As mentioned above, Machiavelli did have defenders. There was an attempt or two to argue that his views were compatible with the Bible (see Foucault, Security, Territory, Population, p.245), and today at least a couple of scholars argue that Machiavelli was not hostile to Christianity (see C. Nederman's entry on Machiavelli in The Stanford Encyclopedia of Philosophy, here [with a good bibliography]). A considered view is that "Machiavelli's whole work is based on the contrast between ordinary Christian ethics and the ethics of statecraft...not an 'immoral' code of behavior, except by Christian standards, but a different code of morality, which wills the means to the noble end of civic survival" (S. Hoffmann, Duties Beyond Borders (1981), p.23). And "[r]ather than an abstract sovereign institution, the state, for Machiavelli, was nothing less -- or more -- than the government, the prince himself at home and abroad" (M. Doyle, Ways of War and Peace (1997), p.97).

One might argue that the notion of raison d'état lives on, albeit in sometimes very attenuated form, in two ways: first, through the mushy idea of the national interest; second, through the view, famously stated by Weber in "Politics as a Vocation," that politicians must always weigh the likely consequences of their actions rather than just acting in accord with a principle regardless of likely results -- though in this second case the connection to reason of state is debatable.

Following the Weberian line, various writers have argued that the ethics of statecraft is "situational." As Robert Jackson puts it (in The Global Covenant (2000), pp.135-36), "scholars of international ethics should...lay open the conduct of statespeople to appropriate moral standards" but also should take into account the circumstances in which that conduct occurs. Stated in this general way, the position leaves open the questions of which moral standards apply in a given case and which circumstances are the more or less relevant ones. But those questions are probably best debated and answered in the context of specific decisions. (Note: I don't entirely agree with R. Jackson that the ethics of statecraft is "conservative more than progressive" (ibid., p.139) but won't pursue this here.)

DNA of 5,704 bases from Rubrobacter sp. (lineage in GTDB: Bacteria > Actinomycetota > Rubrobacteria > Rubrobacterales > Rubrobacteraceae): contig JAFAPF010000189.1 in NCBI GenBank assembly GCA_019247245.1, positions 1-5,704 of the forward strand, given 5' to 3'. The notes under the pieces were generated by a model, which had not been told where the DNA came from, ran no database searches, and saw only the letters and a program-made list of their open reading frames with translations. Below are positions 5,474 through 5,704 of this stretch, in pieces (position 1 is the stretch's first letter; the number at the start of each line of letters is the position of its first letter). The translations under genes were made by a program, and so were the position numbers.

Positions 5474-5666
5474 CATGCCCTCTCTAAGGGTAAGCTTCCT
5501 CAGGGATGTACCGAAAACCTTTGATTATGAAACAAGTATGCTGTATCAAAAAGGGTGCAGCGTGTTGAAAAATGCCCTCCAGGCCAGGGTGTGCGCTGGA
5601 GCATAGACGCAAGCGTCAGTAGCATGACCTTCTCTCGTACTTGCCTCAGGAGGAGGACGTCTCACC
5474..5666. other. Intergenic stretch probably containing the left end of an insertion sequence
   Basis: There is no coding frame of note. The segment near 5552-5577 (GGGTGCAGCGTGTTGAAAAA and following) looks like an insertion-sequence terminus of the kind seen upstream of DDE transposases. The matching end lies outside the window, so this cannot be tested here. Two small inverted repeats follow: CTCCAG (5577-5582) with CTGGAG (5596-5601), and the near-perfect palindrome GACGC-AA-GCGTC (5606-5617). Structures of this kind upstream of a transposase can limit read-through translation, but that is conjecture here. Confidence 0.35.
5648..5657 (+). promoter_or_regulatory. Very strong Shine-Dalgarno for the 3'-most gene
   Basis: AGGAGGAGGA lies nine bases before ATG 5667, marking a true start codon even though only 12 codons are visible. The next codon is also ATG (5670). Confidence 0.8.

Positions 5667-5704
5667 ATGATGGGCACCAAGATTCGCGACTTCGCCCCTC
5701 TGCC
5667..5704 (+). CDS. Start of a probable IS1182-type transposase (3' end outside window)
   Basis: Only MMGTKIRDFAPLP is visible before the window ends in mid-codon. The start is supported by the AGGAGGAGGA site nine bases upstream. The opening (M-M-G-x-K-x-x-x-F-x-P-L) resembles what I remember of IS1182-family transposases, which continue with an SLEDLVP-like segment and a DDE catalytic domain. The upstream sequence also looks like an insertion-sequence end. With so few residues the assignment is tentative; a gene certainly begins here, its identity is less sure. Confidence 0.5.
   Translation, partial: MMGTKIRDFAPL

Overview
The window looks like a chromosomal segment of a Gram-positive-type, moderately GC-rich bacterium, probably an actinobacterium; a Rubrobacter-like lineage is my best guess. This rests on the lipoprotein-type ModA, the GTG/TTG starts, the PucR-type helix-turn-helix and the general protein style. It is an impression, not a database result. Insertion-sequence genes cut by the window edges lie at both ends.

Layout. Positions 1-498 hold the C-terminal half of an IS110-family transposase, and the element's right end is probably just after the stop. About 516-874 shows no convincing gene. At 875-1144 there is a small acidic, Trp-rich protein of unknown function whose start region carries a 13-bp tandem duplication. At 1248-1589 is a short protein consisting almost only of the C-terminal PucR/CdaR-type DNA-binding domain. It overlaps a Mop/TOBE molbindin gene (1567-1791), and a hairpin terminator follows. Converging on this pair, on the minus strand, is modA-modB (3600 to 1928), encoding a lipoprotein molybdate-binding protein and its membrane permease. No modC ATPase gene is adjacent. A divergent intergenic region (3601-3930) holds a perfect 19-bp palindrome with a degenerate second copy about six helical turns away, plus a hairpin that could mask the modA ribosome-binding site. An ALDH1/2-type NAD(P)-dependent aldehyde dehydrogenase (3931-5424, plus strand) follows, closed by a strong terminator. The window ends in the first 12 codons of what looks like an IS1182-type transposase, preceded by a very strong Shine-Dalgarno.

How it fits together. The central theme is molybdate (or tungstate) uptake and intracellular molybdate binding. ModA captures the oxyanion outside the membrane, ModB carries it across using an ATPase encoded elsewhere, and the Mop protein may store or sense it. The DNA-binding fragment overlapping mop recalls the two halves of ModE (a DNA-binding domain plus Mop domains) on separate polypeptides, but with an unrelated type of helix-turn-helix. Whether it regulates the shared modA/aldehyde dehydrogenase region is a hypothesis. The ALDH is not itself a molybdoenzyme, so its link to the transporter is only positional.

P.s. A post on this subject shouldn't neglect to mention Friedrich Meinecke's 1924 book The Idea of Reason of State in Modern History (later translated into English under the title Machiavellism).

Added later: The chronology in this post, I've sort of belatedly realized, goes in reverse: it starts with the 17th cent. (Thirty Years' War), then goes back to the 16th cent. (French Wars of Religion). That's probably not the best way to have organized it, but you know, you get what you pay for here... ;)  


e julius drivingstorm said...

I'll have to read this one a few times. Very expansive take on the raison.

Incidently, I saw your comments over at J Otto Pohl's place. I think Otto might be missing out on the concerted effort of the right wing in the states via the airwaves - shillism for lack of a word, and gets unnecessarily derided by progressives as if he were one of the hacks.

LFC said...

I don't read J. Otto Pohl's blog very often (once every two or three months, maybe). I haven't been back there since he told me I couldn't comment on his blog under my initials but had to give "my full name and place of employment" because he doesn't accept "anonymous insults" (those are direct quotes from him). And I had been a bit insulting b.c he was saying absurd things.

I don't think he's a hack, exactly -- at least I wouldn't use that word -- but he makes v. intemperate, broad-brush remarks about "leftists" and various other things, and he's also very bitter (perhaps with some justification, I'm not sure) about certain matters. He's at his least objectionable, I think, when he sticks to those historical subjects about which
he knows quite a lot.